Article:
The reflected laser beam, as filtered by the spatial filter 300, encounters a single-element photo-detector 302, such as a photodiode or a photomultiplier, to detect the amount of light returning from the IC 210. The photo-detector 302 then indicates the amount of light detected by way of voltage, current, or the like to a frame grabber 304, which stores the intensity indication for that pixel internally. When imaging an area of the IC 210, the frame grabber 304 collects the intensity indication for each pixel scanned by the collimated laser beam, ultimately presenting that data to a display device (not shown) frame by frame
Controlling the operation of the one or more beam scanners 284 is a scanning controller 306 or similar device, which produces the signals that cause the beam scanners 284 to move the scan mirrors 286, 288 in order to control the location of the collimated laser beam over an imaging area of the IC 210. As shown in
In one embodiment, the scanning controller 306 may also control the location and size of the imaging area of the IC 210 by way of the location, length, and number of horizontal scan lines 312.
In addition to the indication of light intensity from the photo-detector 302, the frame grabber 304 also accepts the position of the collimated laser beam on the IC 210 within the imaging area, typically by way of horizontal and vertical coordinates. The coordinates are received from the scanning controller 306 as depicted in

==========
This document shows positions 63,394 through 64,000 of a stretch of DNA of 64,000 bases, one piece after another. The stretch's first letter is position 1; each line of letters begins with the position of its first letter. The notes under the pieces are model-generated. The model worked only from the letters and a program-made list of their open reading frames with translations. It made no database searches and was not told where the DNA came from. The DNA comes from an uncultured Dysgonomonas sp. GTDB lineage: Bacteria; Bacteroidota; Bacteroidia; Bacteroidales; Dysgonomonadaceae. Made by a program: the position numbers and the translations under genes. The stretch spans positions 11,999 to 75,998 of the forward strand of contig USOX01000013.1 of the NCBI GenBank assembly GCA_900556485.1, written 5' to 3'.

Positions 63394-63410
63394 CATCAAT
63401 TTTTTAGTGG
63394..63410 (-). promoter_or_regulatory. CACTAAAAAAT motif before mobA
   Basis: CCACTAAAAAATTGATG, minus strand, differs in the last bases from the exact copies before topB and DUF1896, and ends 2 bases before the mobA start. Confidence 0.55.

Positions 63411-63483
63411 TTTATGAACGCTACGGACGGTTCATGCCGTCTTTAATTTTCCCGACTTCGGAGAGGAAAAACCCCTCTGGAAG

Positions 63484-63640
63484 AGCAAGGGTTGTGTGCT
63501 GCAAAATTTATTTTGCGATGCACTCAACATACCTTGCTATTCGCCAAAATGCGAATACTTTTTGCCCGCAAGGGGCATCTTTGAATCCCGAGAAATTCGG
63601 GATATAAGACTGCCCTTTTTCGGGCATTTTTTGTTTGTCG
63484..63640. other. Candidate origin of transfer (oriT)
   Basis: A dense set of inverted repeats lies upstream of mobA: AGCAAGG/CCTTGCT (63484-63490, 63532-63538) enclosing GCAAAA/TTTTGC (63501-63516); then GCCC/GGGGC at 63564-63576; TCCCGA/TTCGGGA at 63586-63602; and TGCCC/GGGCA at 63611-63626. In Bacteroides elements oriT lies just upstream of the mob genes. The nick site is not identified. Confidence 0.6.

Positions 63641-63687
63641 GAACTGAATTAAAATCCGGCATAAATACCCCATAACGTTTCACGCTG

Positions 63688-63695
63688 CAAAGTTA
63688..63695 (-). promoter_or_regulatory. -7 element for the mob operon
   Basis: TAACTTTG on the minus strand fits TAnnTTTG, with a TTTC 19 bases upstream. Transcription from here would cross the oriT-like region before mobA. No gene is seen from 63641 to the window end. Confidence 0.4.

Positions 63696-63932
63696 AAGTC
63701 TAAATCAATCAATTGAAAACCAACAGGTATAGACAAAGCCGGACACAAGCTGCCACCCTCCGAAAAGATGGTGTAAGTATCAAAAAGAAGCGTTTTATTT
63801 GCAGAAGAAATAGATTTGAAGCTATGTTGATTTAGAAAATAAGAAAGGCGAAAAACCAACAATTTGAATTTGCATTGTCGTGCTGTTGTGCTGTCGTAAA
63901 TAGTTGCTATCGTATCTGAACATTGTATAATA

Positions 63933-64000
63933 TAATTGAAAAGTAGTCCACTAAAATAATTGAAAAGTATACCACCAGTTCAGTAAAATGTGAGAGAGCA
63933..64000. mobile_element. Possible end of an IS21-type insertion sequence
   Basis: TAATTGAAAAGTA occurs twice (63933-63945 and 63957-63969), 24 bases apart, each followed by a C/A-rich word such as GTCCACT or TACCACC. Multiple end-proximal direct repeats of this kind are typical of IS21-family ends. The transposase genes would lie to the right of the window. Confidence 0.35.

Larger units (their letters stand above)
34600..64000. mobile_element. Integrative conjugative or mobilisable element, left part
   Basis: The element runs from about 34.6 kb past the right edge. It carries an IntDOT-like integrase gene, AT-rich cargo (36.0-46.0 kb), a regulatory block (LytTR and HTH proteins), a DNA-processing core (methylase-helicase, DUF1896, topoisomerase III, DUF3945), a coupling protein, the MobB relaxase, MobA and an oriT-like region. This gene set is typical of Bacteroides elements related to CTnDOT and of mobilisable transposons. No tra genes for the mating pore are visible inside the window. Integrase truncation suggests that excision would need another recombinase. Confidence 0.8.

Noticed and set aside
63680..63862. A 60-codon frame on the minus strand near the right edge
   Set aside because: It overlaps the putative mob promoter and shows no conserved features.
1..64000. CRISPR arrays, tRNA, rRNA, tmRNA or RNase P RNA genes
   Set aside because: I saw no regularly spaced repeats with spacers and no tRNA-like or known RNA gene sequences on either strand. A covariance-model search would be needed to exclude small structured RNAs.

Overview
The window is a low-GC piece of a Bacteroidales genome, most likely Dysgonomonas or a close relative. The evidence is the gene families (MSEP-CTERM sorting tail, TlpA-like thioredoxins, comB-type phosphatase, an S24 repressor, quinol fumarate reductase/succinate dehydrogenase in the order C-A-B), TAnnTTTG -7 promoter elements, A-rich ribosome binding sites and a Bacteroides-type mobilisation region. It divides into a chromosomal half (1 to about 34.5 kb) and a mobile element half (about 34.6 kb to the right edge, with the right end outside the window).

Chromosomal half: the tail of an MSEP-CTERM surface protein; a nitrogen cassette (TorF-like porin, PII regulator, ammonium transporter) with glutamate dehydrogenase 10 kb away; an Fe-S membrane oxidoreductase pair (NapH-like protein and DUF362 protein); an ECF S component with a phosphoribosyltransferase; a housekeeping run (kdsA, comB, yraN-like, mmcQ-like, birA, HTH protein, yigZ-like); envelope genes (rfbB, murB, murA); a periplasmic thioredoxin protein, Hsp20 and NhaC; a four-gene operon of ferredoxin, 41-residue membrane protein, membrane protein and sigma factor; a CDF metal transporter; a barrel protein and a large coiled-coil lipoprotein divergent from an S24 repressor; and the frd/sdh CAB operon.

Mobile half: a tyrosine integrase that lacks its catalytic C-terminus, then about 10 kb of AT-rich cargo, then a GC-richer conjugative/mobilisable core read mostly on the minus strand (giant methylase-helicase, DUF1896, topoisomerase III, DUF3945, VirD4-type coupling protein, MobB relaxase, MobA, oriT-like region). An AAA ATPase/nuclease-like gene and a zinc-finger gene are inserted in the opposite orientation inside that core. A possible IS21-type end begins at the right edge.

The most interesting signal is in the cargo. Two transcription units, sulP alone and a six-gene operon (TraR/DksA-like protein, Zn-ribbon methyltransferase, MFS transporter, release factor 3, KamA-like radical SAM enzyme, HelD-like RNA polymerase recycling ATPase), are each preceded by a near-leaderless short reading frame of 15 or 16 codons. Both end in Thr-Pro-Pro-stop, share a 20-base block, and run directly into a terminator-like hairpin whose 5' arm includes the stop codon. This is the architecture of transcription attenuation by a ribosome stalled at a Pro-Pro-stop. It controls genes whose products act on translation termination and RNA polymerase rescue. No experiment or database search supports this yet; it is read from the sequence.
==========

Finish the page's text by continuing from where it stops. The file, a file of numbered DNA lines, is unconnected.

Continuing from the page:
In heating mode, the collimated laser beam is not scanned across an imaging area, but is instead held statically over a particular location of the IC 210 to effect silicide formation of a localized area. Accordingly, the scan mirrors 286, 288 are held in a constant position to hold the beam at the point of interest. As a result, one possible advantage of the embodiment of
Use of the optical coupling apparatus 280 of
Multiple lasers or LED sources could be coupled into a single fiber by way of an optical switch 245 as described in
In some instances, components are described with reference to “ends” having a particular characteristic and/or being connected to another part. However, those skilled in the art will recognize that the present invention is not limited to components which terminate immediately beyond their points of connection with other parts. Thus, the term “end” should be interpreted broadly, in a manner that includes areas adjacent, rearward, forward of, or otherwise near the terminus of a particular element, link, component, member or the like. In methodologies directly or indirectly set forth herein, various steps and operations are described in one possible order of operation, but those skilled in the art will recognize that steps and operations may be rearranged, replaced, or eliminated without necessarily departing from the spirit and scope of the present invention. It is intended that all matter contained in the above description or shown in the accompanying drawings shall be interpreted as illustrative only and not limiting. Changes in detail or structure may be made without departing from the spirit of the invention as defined in the appended claims.
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|U.S. Classification||250/396.00R, 250/397, 250/492.2, 250/400, 250/492.22|
|International Classification||G01K1/08, H01J3/14, G21K5/10, A61N5/00|
|Cooperative Classification||H01J2237/31749, H01L21/76898, H01J37/228, H01J2237/2482, H01L21/76892, H01J37/3056|
|European Classification||H01L21/768C8L, H01L21/768T, H01J37/22E1, H01J37/305B2|
|Oct 26, 2005||AS||Assignment|
Owner name: CREDENCE SYSTEMS CORPORATION, CALIFORNIA
Free format text: ASSIGNMENT OF ASSIGNORS INTEREST;ASSIGNOR:TSAO, CHUN-CHENG;REEL/FRAME:016943/0725
Effective date: 20050901
|May 8, 2008||AS||Assignment|
Owner name: DCG SYSTEMS, INC., CALIFORNIA
Free format text: ASSIGNMENT OF ASSIGNORS INTEREST;ASSIGNOR:CREDENCE SYSTEMS CORPORATION;REEL/FRAME:020927/0574
Effective date: 20080220
|Mar 7, 2013||FPAY||Fee payment|
Year of fee payment: 4